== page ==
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Dear Friend,
I have always loved the library with its caverns of fact and fiction. With Ted, my best friend, most loyal opponent, and cousin all wrapped in one, our best adventures were spent as pirates bringing home our booty of buried treasure from the stacks.
 
Reading the pictures and the stars, we blasted off with Captain Video. Later, with better information, we were space travelers breaking the surly bonds of earth with directions in hand, imagination in mind and a mile-high tower of Grandma’s pillows and chairs readied for launch.
 
Those days could not last. The furniture couldn't take it.
 
When my daughters were little, I got to renew my vows with them as weekly guests of the children's library. Each visit was a voyage to a magic land. Strange untold characters would mysteriously appear. The otherwise impossible would become demonstrably true.      
 
Because I was big, I'd already unearthed proof of The Little Engine That Could and everyone just had to Make Way for Ducklings. When it became Ayo and Dara's turn to lead the expedition, we never knew where we would end up, or who would show up, or what would become of us. We just knew it would happen. Magic was in the air.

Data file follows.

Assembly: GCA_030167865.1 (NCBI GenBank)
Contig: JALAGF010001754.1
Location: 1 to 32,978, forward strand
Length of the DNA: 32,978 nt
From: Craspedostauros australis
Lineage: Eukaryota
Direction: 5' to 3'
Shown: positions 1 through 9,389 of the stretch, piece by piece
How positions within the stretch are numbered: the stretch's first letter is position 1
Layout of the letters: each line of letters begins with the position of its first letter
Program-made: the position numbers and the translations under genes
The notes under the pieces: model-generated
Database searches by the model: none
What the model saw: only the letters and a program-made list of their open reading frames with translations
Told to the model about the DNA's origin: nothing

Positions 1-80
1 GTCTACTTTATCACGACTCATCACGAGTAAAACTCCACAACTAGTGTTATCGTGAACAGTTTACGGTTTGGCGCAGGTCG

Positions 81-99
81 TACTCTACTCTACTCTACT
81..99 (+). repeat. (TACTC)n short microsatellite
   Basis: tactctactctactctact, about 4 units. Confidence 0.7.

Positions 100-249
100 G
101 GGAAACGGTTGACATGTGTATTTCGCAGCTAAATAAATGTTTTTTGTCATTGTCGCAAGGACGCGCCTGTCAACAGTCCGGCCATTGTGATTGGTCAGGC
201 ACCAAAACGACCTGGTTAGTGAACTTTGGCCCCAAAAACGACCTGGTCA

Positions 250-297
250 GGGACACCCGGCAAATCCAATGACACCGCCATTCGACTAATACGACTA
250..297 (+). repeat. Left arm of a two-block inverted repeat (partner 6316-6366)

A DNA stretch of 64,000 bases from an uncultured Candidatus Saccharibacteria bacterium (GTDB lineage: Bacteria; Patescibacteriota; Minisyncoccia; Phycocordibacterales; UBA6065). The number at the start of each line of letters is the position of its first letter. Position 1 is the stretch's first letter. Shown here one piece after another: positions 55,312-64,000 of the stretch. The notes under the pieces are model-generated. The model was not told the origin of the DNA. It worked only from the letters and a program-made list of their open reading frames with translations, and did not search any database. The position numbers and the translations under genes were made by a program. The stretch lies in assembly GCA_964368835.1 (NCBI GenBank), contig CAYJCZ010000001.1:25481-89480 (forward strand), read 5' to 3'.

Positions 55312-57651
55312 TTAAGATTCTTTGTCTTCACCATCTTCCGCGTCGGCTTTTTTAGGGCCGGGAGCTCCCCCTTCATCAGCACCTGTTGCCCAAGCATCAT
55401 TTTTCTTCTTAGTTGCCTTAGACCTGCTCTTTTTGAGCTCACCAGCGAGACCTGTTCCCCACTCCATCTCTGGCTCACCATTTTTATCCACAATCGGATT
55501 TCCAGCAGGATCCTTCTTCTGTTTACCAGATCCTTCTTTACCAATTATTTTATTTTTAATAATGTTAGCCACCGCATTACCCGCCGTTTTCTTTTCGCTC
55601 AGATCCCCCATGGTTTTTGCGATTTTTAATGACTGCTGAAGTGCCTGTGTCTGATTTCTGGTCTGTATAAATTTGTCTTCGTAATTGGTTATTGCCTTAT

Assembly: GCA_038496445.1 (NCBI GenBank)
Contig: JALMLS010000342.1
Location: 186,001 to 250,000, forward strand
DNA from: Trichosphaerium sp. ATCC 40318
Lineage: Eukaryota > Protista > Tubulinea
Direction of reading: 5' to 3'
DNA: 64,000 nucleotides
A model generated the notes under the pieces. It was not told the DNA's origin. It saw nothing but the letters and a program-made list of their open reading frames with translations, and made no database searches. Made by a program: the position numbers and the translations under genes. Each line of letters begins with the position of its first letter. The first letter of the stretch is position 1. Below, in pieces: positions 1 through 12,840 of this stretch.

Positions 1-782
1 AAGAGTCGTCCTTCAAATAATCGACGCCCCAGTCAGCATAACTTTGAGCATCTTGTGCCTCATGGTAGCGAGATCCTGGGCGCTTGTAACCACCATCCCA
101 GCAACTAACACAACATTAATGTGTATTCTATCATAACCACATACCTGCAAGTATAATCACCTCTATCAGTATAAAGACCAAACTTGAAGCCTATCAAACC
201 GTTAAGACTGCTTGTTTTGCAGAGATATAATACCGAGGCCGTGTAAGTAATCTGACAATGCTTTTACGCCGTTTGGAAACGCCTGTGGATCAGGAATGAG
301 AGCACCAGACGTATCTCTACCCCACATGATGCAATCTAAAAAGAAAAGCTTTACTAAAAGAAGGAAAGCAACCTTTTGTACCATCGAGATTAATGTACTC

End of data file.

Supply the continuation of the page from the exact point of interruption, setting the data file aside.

On one particular visit to the Greenwich Library, then six-year-old Dara was on a crusade in search of her grail. With librarian Portia Byrd in tow, she transcended all our previous mere-mortal magical missions. Dara was determined to make magic.  Literally.
 
Into the children's stacks we trooped. Portia began by asking Dara the nature of her quest. Dara responded that she needed a special magic book. On what? asked Portia. You'll see, Dara hailed the brigade with the authority of classic suspense.
 
One book was pulled, perused; then rejected. Another met the same outcome.  Still another and another: each with the same sense of hope, each fated to the same shelf of rejection.  It was a Bad Day at Black Rock, indeed.
 
As travelers, we had always sailed a steady stream. We had seen ancient times, future worlds; we had done it all together with our books. Now, despite Dara's plight, each book refused to aid us in our time of need.
 
Our mates were in mutiny. We were adrift. The four of us—Portia, Ayo, Dara and me—sat crossed-legged and hardly stoic in the hold.
 
Then Portia asked Dara to steer a more definite course. Will you tell us more, Dara? Where are we headed here? What are we asking the books to do? Moaned Dara: "I want the books to make my doll disappear."